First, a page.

Diocese of Oxford

Letter from Dave Adams LLM/PTO

The church describes the second half of the Christian calendar “Ordinary Time”.  It sounds like we’ve run out of special occasions and can now get back to the everyday.  Yet ordinary time these days isn’t what it used to be.  Ordinary life is pretty desperate.  Wars, climate change, environmental catastrophe, street crime.  This is the new normal and we don’t like it.
The French philosopher, Edgar Morin now 102, is a member of the generation that stormed the beaches of Normandy 80 years ago.  He wrote an article in the French newspaper Le Monde earlier this year describing the ‘poly-crisis’ we now face and our inability to do anything about the mess we are in.  He writes, “We do not know if the global situation is only desperate or truly hopeless”.
Maybe, just maybe, the second half of the Christian calendar can offer us hope. Ordinary Time is an invitation to live in light of what has been revealed in the great festivals of the Christian Year we have celebrated in the past six months.  Christmas tells us that God is with us, living amongst ordinary folk like us; Easter demonstrates that death is not the end and we can live in the hope of resurrection; and Pentecost is a reminder that the Spirit that sustains every breath we take, empowers us to live lives of faith, hope and love.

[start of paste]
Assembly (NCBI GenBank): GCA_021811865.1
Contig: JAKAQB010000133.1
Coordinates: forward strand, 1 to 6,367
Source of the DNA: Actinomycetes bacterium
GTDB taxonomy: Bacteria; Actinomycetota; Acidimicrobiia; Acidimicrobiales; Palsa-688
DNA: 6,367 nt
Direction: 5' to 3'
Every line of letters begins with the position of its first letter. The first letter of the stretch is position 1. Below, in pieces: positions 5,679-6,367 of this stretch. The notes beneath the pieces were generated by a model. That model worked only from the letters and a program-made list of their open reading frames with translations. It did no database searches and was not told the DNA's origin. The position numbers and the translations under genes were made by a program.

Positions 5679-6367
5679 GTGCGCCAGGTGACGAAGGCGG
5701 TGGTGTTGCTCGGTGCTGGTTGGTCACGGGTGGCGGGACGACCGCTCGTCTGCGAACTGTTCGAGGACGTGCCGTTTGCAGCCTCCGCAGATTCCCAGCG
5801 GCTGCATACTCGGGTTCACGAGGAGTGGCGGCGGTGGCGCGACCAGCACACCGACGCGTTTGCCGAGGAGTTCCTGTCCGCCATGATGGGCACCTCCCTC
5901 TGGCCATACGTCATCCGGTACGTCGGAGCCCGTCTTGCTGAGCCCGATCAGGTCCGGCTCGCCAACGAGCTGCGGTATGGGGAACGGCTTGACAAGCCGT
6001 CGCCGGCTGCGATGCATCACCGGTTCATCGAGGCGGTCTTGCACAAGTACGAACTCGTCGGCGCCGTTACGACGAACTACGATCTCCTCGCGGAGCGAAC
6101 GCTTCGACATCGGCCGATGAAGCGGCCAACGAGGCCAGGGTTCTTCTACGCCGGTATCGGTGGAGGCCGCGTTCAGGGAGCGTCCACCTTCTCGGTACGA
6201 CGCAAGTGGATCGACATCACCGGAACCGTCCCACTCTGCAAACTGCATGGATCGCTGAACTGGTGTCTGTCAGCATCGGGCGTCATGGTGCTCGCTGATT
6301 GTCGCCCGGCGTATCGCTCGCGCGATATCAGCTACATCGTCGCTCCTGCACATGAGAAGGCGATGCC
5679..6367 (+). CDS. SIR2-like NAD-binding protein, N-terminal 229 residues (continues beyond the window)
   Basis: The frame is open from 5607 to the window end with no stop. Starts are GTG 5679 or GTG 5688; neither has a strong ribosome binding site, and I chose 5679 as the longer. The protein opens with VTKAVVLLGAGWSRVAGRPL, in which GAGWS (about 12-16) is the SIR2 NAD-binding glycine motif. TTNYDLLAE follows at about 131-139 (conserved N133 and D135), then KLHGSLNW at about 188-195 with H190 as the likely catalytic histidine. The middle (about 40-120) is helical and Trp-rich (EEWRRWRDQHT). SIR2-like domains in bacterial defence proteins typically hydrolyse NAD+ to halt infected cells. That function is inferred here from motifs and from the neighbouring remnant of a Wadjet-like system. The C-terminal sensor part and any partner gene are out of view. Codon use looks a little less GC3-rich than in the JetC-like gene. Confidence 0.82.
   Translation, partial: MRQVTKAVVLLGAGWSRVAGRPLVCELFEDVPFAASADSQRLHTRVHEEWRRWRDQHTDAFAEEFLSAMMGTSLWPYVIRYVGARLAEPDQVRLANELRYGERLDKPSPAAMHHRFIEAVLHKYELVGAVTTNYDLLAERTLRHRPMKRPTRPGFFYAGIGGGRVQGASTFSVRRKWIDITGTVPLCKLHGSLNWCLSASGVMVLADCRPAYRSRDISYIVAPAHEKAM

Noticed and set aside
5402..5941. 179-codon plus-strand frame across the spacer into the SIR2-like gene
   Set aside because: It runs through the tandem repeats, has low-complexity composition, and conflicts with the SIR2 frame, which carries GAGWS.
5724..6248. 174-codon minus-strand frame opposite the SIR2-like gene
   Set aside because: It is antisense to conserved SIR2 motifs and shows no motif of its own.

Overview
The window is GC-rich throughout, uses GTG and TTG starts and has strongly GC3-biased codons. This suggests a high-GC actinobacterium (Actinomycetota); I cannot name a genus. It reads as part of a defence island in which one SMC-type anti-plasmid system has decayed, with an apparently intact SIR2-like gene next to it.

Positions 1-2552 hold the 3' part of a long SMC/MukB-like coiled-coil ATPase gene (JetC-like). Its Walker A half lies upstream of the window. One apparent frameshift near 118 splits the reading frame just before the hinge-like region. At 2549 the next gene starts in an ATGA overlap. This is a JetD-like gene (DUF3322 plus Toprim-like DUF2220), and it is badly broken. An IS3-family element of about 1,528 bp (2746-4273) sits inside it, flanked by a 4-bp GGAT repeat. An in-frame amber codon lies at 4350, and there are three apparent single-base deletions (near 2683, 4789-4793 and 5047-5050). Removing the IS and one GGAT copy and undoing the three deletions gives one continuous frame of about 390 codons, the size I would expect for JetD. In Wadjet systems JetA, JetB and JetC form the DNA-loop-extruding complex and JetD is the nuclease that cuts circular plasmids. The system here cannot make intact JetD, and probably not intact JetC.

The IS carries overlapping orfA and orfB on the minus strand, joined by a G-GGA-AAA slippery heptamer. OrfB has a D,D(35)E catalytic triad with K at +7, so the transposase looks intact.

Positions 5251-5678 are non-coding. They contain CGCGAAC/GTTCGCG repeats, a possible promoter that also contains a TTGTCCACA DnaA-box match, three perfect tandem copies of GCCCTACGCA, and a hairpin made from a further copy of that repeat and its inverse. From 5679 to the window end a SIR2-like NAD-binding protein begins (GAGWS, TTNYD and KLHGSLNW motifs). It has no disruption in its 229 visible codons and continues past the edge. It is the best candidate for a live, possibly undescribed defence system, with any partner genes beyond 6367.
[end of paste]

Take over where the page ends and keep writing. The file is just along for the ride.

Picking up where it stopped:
And in light of this we can expect to see the extraordinary in the ordinary, to witness fractals of heaven on earth in the ordinariness of everyday.  George MacLeod, the founder of the Iona community describes them as “the glory in the grey”.
As a Christian I hear this as a clear call to work and pray “Your kingdom come, on earth as in heaven” with greater urgency.  These are not just words we repeat Sunday by Sunday.  They should inspire the way we live our ordinary lives day in and day out, knowing that God is with us, he has suffered the pains of humanity and has overcome death, giving us the Spirit of Life to enable us work for the Kingdom, and witness fragments of the Kingdom in our ordinary lives.  Morin ends his article in Le Monde by saying “the unexpected is always possible”.  This is our faith and hope and in this Spirit we live through Ordinary Time.
Best wishes